From Zenit answered by Legionary of Christ Father Edward McNamara, professor of liturgy at the Regina Apostolorum university. Fr. McNamara is beginning to be one of my favorite liturgists, along with Fr. Z, of course. Frs. AC and GD are OUT OF THE QUESTION!
Related to our comments on the laity taking the host directly (Jan. 12), a lay extraordinary minister of Holy Communion from Manila, Philippines, presented a particular case:
"Each weekend I distribute Communion among the sick in our parish. Occasionally, because of the absence of some of the sick, I end my rounds with an unconsumed, consecrated host or two. I am told that it is all right to consume the hosts myself. However, I want to know if self-communion is really allowed as a practice. At the moment, the only option is to make the long way back to return the hosts to the church."
The rite for distributing the Eucharist to the sick in this kind of case does not foresee the extraordinary minister receiving Communion; nor does it foresee that hosts might be left over. An exception occurs when Communion to the sick is made under the species of wine; [they do that?! why do that?!] in that case, the minister always consumes the extra species after administering the sacrament.
The rite for Communion outside of Mass by an extraordinary minister, however, does make allowances for the minister to take Communion and for reservation in the tabernacle.
The reason for this difference is that the rite supposes that in the first case the minister to the sick has had ample opportunity to receive Communion from a sacred minister, whereas the second circumstance normally presupposes the absence of an ordained minister. It would be paradoxical in the latter situation that the only person inhibited from receiving the host would be the minister who is giving out Communion.
The fact that the second rite permits the "self-communion" [which happens with communion in the hand if you ask me.] of the extraordinary minister proves that its absence in the rite for the sick is based on practical and not theological grounds. There are probably some circumstances in which the extraordinary minister to the sick could receive Communion if it were the only opportunity to do so on a given weekday.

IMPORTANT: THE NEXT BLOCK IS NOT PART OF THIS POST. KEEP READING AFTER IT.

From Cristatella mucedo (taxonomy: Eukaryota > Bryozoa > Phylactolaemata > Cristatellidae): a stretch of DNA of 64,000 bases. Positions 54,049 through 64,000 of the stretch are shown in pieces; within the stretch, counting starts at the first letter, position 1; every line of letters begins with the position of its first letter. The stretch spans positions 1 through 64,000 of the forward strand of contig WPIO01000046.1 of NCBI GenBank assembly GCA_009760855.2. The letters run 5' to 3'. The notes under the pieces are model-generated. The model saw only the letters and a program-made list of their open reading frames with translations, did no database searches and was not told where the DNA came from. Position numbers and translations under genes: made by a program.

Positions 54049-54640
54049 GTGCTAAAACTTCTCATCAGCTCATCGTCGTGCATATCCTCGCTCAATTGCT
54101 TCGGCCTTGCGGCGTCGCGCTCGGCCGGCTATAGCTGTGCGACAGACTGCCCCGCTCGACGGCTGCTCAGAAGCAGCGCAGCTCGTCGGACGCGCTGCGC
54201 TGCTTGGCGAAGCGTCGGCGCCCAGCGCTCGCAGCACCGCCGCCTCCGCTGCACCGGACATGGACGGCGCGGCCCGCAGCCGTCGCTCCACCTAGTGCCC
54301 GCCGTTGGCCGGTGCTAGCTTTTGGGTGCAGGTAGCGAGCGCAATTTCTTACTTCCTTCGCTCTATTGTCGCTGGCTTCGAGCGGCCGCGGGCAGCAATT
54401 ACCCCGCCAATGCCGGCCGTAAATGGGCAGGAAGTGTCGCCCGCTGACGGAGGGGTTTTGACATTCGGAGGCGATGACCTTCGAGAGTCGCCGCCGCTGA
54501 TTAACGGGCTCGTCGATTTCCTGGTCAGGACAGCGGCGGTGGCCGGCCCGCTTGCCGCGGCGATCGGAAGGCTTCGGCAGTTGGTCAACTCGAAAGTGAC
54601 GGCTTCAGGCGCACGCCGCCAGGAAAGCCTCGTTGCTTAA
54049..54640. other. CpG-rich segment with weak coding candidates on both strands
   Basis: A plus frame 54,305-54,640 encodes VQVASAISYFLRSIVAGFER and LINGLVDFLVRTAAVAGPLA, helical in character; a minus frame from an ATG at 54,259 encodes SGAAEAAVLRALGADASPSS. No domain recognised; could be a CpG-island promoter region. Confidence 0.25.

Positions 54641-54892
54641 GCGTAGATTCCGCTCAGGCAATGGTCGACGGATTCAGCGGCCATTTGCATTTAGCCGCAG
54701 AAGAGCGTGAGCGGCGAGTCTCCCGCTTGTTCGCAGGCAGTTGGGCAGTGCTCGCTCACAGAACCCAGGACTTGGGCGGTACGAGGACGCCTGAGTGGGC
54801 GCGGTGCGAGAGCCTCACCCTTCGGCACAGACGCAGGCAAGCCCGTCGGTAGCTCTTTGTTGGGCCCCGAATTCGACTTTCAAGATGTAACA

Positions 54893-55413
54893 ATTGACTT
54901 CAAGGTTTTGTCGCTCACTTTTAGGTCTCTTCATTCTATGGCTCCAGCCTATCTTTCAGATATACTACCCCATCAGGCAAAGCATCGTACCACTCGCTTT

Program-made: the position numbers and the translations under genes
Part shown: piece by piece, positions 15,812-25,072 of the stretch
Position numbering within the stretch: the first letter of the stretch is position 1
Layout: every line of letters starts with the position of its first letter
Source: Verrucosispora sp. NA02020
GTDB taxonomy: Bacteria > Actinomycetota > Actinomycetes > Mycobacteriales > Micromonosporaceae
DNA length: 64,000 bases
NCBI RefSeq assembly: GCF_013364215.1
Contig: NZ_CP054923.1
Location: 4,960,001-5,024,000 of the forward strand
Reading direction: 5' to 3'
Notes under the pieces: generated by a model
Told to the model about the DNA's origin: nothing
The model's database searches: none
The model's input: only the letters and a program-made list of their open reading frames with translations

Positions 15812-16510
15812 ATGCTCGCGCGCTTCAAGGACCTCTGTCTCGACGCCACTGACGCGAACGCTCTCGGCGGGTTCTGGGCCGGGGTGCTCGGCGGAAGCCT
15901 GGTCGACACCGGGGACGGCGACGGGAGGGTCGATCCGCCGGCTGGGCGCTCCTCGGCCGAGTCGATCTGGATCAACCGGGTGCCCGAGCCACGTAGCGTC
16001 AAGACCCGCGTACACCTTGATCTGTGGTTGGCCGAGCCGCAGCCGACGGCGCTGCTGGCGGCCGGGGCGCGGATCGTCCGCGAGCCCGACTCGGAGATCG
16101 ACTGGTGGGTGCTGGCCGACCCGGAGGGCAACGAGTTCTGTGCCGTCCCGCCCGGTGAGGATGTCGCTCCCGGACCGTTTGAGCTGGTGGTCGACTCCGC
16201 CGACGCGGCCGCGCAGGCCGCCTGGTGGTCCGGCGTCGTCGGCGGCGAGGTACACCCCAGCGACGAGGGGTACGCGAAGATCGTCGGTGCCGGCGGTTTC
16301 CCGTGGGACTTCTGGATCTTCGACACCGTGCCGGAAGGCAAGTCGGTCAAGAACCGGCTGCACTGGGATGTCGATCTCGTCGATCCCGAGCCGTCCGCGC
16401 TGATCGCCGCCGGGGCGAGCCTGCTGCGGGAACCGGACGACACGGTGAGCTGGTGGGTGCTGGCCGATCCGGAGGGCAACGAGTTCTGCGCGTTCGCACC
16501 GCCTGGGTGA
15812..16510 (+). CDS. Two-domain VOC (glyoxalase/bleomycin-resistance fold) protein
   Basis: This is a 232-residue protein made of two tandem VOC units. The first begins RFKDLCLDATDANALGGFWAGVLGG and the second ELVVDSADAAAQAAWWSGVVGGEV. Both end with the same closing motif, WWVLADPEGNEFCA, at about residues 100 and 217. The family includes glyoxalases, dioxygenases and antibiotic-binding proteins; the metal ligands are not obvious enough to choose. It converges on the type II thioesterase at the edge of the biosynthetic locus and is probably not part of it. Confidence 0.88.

It must also be remembered, however, that one may receive Communion twice in a day only if the second time is at Mass. Viaticum is an exception to this rule (see canons 917 and 921.2 of the Code of Canon Law).
Therefore, I do not think that the minister consuming the extra hosts is the most apt solution. [I think self-communion is out of the question! Only a priest who offered the Mass himself can do this. Even the pope, who attends Mass in choir, received the Lord from the hands of the officiating priest. He does not self-communicate, nor should we. In the TLM, since there are no concelebration, except during ordination Masses, priests attending receive the Lord from the officiating priest even if the priest in choir will assist in the distribution of Holy Communion.]
I would suggest that the easiest and most practical solution to having one or two extra hosts is to administer two hosts to the last communicants. This may be done to the sick if they are able, or to one of those attending the sick. Receiving more than one host at the same time, or receiving half a host, in no way increases or diminishes the grace received and constitutes a single act of communion. [Amen! Christ's Body and Blood, Soul and Divinity is in the host no matter the size and number.]
A reader from Ireland asked: "In our parish it is the practice that the ministers of Communion self-administer the chalice from the altar and the last minister brings the chalice to a side table for the members of the public who are celiac to self-administer the blood of Christ. Can you advise if this practice is acceptable?"
The short answer is no. [Hah! Our modernist parish priest loves to do this. Even some EMHCs would take away the chalice even if the priest (the other one) has not fully consumed the Precious Blood, probably the priest intends to consume It fully after he distributes Holy Communion.] Everybody except the priest should receive the Eucharist from a minister. Even the deacon should receive the host and the chalice from the priest, after the priest has made his communion.
In the case of those who are celiac, the minister should go to a suitable place and present the chalice to them one by one, saying, "The blood of Christ." They may then take the chalice and reverently consume the species as this is not a case of self-communion but the most practical means of avoiding any loss of the Precious Blood. An acolyte with a Communion plate should be present, and the minister should have a purificator available in order to wipe the chalice rim.